She’s a picky eater

She’s only interested in her mother’s milk and got hooked on grass early – bamboo leaves – at four months, two months earlier than when most baby pandas start eating the plant. When she obeys commands, she’s given cooked sweet potato and “fruitsicles,” frozen apple juice with apple and pear pieces, but “Bao Bao is not really interested in the non-bamboo food,” says MacCorkle. “She doesn’t have a lot of food rewards that she’s overly motivated by, so a lot of the things we would use to train an adult she’s just not that interested in.” After her first birthday, zoo keepers will start bribing her with sweets like honey. For now, they dangle a little white buoy on the end of a pole to motivate her.

She does her own thing

Bao Bao isn’t as social as her brother Tai Shan, the zoo’s first surviving panda cub born in 2005 that is now in the breeding program at Wolong’s Bifengxia Base in Ya’an, Sichuan, China. He would approach the keepers, while Bao Bao is more standoffish, preferring to climb trees, the rock cave in her yard, and walk along the window sill of the indoor exhibit room.

“We’re probably a little less interesting to Bao Bao because we weren’t as novel to her as we were to Tai Shan,” says MacCorkle. “For Tai Shan, we didn’t go into the den area when he was first born and didn’t become a fixture in his environment until he was six months old. But with Bao Bao, we’ve been going in since the very beginning.”

Tai Shan also “clung” to Mei Xiang, so much so that he didn’t want to be weaned, and mom would bark at him to tell him it was time. Mei Xiang lets Bao Bao “have her own space” – unless Bao Bao has a fruitsicle that she wants. Then she’ll just take it. “To produce the milk, she’s looking for any extra calories to consume so she can nourish her baby,” MacCorkle says.

She’s an early riser

Zoo visitors who want to see the youngster when she’s most active should show up at 7:30 a.m. She might be exploring her yard before she climbs up into her tree. But would-be selfie-takers, beware: “I have not seen her react to visitors,” MacCorkle says.

TIME viral

Watch a Fish Devour a Shark in One Bite

In case you needed a reminder that the ocean is terrifying

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Okay, so a grouper and a shark are hanging out near each other in the ocean. Then one of them SWALLOWS THE OTHER ONE WHOLE.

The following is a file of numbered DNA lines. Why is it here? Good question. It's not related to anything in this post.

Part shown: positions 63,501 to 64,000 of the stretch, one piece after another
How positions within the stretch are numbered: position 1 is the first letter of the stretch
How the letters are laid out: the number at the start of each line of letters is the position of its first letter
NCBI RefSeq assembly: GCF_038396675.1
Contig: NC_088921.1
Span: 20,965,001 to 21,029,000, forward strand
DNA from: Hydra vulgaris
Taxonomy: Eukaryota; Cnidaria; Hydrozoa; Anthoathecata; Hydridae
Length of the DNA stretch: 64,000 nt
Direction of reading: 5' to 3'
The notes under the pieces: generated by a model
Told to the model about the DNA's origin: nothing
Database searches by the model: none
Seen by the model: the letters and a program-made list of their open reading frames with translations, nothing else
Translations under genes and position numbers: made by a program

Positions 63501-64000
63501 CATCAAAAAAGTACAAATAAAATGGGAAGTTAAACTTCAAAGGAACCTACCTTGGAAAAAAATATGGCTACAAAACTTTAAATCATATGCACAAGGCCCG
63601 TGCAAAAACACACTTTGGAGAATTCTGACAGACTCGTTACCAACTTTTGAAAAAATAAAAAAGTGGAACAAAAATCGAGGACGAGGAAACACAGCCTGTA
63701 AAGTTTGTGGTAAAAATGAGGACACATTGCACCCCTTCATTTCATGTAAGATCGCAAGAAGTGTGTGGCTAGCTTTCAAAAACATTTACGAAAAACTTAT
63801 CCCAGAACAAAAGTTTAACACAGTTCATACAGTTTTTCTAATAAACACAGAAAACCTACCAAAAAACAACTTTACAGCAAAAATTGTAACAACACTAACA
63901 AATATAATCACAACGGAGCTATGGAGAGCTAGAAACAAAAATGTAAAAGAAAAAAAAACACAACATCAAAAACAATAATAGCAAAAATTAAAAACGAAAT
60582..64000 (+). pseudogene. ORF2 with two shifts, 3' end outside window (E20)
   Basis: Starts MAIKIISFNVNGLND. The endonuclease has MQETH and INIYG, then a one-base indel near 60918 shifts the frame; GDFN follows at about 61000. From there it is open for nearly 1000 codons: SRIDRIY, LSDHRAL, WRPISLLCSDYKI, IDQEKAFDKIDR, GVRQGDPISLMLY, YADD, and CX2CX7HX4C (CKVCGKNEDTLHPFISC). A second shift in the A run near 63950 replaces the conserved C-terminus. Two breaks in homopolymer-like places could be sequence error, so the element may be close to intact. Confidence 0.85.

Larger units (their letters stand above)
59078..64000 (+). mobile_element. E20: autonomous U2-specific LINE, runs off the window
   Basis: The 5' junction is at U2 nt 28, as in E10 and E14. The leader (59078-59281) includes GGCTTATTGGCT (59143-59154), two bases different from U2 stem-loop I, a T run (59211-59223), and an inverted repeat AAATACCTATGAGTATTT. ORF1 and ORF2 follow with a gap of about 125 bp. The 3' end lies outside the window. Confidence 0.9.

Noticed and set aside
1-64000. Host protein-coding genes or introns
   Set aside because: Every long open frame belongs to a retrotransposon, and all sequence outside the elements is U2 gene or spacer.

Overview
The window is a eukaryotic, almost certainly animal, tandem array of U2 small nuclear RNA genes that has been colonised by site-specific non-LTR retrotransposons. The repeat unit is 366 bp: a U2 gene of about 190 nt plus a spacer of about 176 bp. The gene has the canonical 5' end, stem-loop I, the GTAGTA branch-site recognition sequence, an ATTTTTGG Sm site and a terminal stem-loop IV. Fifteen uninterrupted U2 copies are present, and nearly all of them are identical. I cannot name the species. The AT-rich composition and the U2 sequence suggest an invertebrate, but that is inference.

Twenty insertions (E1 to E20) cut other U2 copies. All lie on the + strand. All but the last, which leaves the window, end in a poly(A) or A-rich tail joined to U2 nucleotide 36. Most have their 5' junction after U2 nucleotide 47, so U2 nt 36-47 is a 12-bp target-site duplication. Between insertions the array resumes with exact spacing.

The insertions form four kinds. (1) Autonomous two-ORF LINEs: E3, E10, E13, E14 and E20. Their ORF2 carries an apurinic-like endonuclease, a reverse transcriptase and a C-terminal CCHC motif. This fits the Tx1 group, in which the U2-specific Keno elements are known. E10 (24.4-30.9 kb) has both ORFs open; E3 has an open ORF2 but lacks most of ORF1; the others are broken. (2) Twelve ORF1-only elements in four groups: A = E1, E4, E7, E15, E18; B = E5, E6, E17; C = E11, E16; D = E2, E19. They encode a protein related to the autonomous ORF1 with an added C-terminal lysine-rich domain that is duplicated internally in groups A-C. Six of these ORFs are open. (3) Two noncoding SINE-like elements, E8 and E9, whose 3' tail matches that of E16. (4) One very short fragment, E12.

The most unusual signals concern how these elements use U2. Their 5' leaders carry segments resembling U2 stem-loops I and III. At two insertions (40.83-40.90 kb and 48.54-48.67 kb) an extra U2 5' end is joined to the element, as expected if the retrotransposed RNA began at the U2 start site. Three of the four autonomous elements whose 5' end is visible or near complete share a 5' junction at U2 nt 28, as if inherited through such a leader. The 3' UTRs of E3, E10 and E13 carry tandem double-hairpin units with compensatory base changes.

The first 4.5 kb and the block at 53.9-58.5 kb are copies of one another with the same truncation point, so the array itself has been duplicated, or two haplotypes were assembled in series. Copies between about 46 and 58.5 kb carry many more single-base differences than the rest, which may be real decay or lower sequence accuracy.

You’re probably assuming it was the shark who devoured the fish, because that’s a completely natural thing to assume, but in fact, it was the other way around. This video captures a goliath grouper eating a black tip shark (in one bite!) off the coast of Bonita Springs, Florida, according to the video description.

In conclusion: fish are terrifying, the ocean is terrifying, everything is horrible and nobody is safe. The end.

 

TIME animals

These Men Are Hired by The Indian Government to Talk to Monkeys

"Monkey Men" impersonate the animals to shoo them away from buildings in New Delhi

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Have a monkey infestation problem?

If you’re around Delhi, India, you might want to call up Mahendra Goswami. He is a ‘Monkey Walla,’ or ‘Monkey Man,’ one of the many men hired by the Indian government to shoo monkeys away from buildings and areas where people are present.

These men entice monkeys to leave by impersonating the sounds of the aggressive langur monkey, often wearing a mask and hiding behind trees, according to the AFP. Monkeys in Delhi have been known to trash homes and gardens and have even attacked people while looking for food.

[AFP]

TIME viral

10 Dogs That Bravely Completed the Ice Bucket Challenge

From a dachshund in a shower cap to a cavapoo in a raincoat